Compare the diagram for the conclusion alone, if

you wish

By diagramming the premises we have diagrammed

the conclusion. The argument is valid.

Venn Diagrams Examples(pp. 162-166)

- Consider the following syllogism
- Some lizards are reptiles. All reptiles are

beautiful beasts. Some beautiful beasts are

lizards. - Here we have a particular premise and a universal

premise. When you have both, you diagram the

universal premise first. Why? you ask. The X

for representing the particular should always go

into a determinate area if possible. If you

diagram the universal first, the X is forced into

a determinate area of the diagram

Venn Diagrams Examples(pp. 162-166)

Then add the X.

The argument is valid. The diagram shows that

there is at least one thing (X) that is a

beautiful lizard, so the argument is valid.

Venn Diagrams Examples(pp. 162-166)

- If youd diagrammed the particular premise first

the X would have gone on the line, since the X

goes on the line except when the area on one side

of the line is shaded. So, if youd diagrammed

the particular premise first, the diagrams would

look like this - It is bad form to have an X on the line if the

area on one side of the line is shaded. You would

have to erase and place it in the unshaded area.

Venn Diagrams Examples(pp. 162-166)

- Most syllogistic forms are invalid. Consider the

following - All P are M.
- All M are S.
- All S are P.
- Diagram the major premise, then diagram the minor

premise on the same diagram

We have diagrammed All P are M, which is not

the conclusion. So the argument form is invalid.

Venn Diagrams Examples(pp. 162-166)

- Consider an argument of the following form
- All M are P.
- No M are S.
- No S are P.
- An area has been shaded twice. So, we havent

diagrammed the conclusion. The argument form is

invalid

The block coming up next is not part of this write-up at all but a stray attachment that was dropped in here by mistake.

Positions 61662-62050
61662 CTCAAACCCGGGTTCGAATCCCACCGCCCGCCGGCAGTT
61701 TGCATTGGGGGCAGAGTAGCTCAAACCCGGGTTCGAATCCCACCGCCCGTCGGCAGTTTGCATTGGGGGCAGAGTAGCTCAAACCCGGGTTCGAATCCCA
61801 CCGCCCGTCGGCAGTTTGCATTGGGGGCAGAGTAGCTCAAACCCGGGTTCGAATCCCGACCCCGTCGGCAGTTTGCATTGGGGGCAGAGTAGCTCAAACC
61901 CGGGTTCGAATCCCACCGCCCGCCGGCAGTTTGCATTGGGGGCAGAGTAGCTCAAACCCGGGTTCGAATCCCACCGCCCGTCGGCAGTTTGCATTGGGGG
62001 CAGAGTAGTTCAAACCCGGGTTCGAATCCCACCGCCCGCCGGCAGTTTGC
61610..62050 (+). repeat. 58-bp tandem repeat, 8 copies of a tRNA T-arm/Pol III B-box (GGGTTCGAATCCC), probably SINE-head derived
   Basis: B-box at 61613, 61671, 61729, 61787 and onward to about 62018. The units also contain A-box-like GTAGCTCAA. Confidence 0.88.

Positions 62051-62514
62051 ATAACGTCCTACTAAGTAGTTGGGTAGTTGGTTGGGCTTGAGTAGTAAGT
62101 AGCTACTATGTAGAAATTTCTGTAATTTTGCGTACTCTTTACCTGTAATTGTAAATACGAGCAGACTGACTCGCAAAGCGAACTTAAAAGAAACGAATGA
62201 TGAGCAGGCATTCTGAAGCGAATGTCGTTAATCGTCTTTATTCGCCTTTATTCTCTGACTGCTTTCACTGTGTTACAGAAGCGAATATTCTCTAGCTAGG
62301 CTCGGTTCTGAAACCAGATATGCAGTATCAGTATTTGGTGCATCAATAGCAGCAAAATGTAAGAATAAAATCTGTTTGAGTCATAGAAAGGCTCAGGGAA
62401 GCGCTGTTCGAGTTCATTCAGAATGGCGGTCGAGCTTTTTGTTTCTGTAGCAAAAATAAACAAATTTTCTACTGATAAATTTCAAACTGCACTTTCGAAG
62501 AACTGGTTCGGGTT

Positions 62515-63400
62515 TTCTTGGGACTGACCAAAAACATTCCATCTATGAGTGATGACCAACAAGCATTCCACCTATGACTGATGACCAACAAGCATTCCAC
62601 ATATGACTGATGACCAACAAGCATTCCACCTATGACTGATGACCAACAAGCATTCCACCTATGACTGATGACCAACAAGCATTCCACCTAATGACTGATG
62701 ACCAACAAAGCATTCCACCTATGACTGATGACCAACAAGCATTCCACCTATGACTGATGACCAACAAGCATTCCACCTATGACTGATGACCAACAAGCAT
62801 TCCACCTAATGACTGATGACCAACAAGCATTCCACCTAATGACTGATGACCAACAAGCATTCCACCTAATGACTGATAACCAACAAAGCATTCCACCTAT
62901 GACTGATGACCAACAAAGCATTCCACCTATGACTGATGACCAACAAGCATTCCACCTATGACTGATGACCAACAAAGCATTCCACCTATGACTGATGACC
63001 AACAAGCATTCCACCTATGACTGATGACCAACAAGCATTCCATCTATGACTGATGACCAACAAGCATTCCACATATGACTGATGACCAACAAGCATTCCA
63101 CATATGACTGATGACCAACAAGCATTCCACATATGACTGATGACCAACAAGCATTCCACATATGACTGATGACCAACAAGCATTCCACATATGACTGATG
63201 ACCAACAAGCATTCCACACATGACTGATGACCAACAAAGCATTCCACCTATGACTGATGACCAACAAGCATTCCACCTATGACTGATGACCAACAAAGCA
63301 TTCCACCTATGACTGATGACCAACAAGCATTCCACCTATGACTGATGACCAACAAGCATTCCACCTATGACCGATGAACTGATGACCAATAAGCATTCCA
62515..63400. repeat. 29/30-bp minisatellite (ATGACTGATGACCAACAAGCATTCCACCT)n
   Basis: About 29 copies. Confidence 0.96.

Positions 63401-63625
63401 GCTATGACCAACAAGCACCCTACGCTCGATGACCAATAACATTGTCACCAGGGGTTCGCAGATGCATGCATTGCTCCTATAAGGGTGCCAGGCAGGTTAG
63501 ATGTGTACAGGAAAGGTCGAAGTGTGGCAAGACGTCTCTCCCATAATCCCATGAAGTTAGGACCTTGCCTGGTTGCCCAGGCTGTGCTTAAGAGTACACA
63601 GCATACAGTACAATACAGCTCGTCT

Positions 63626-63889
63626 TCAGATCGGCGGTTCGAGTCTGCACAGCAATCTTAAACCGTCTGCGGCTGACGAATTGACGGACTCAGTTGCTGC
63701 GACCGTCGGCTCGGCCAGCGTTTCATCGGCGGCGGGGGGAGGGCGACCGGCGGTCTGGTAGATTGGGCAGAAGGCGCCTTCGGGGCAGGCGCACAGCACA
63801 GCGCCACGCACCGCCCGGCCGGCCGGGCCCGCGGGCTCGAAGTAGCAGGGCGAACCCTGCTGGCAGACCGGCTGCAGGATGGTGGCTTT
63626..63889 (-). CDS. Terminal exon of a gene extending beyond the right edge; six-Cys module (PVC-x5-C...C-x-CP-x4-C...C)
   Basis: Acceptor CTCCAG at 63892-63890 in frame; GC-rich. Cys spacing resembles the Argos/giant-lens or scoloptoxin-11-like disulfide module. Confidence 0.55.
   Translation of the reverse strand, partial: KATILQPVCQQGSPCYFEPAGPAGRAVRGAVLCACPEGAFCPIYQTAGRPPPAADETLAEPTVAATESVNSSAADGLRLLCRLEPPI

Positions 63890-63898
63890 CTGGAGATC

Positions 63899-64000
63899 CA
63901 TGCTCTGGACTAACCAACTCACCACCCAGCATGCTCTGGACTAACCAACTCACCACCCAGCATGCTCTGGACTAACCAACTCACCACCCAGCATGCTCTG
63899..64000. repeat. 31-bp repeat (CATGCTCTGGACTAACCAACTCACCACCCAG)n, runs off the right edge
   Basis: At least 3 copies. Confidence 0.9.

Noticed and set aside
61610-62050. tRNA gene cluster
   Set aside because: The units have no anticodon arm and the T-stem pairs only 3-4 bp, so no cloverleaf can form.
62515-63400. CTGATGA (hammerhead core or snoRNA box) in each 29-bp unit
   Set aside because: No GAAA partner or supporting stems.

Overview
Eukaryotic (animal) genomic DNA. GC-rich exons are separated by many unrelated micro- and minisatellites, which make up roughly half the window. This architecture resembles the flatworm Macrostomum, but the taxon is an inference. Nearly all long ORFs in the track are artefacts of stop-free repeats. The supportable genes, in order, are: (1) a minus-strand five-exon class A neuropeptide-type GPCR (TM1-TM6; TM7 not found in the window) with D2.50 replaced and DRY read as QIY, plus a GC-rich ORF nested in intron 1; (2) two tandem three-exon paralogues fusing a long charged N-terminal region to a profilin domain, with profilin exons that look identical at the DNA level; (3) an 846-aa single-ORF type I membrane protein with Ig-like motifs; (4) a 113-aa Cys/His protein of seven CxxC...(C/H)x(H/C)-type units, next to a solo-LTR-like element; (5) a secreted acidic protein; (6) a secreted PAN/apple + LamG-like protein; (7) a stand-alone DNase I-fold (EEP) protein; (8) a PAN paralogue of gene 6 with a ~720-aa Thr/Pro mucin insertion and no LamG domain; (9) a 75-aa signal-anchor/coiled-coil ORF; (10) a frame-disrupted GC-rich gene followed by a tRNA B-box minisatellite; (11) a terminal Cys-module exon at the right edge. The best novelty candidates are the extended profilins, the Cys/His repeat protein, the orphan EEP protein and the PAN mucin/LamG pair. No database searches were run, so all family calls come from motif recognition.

Venn Diagrams Examples(pp. 162-166)

- Consider the following syllogism
- Some aardvarks are not sheep, and no sheep are

trumpets, so all aardvarks are trumpets. - After making sure there are exactly three terms,

you could represent the form as follows - No S are T.
- Some A are not S.
- All A are T.

Venn Diagrams Examples(pp. 162-166)

- You diagram the major premise, since its

universal - Now you diagram the particular. The X has to be

in A and outside of S. Since it could be in

either of two areas, neither of which is shaded,

you place the X on the T circle that divides A

into two parts. It looks like this

Venn Diagrams Examples(pp. 162-166)

The X is on the line. That is sufficient to show

that the argument form is invalid. If you

prefer, you could compare the top two circles to

the two-circle diagram for the conclusion. Youd

notice that you have not diagrammed the

conclusion. (The diagram for a universal is

always a strictly shady affair.)

Venn Diagrams Examples(pp. 162-166)

- Consider the following
- All mice are rodents, so some mice are

bothersome beasts, since some rodents are

bothersome beasts. - There are three terms, so we may set out the form

as follows - Some R are B.
- All M are R
- Some M are B.

Venn Diagrams Examples(pp. 162-166)

- This time the major premise is a particular, and

the minor premise is a universal. So, we diagram

the minor premise first - Now we diagram the major, placing an X in the

area where B and R overlap. The X goes on the

line

Venn Diagrams Examples(pp. 162-166)

The argument is invalid.

Venn Diagrams Examples(pp. 162-166)

- In summary
- Make sure you have exactly three terms.
- If there is a universal premise and a particular

premise, diagram the universal premise first. - If neither of the areas where the X could go is

shaded, the X goes on the line. - No syllogism whose diagram places an X on the

line or results in double-shading is valid. - It is valid if and only if shading the premises

results in shading the conclusion.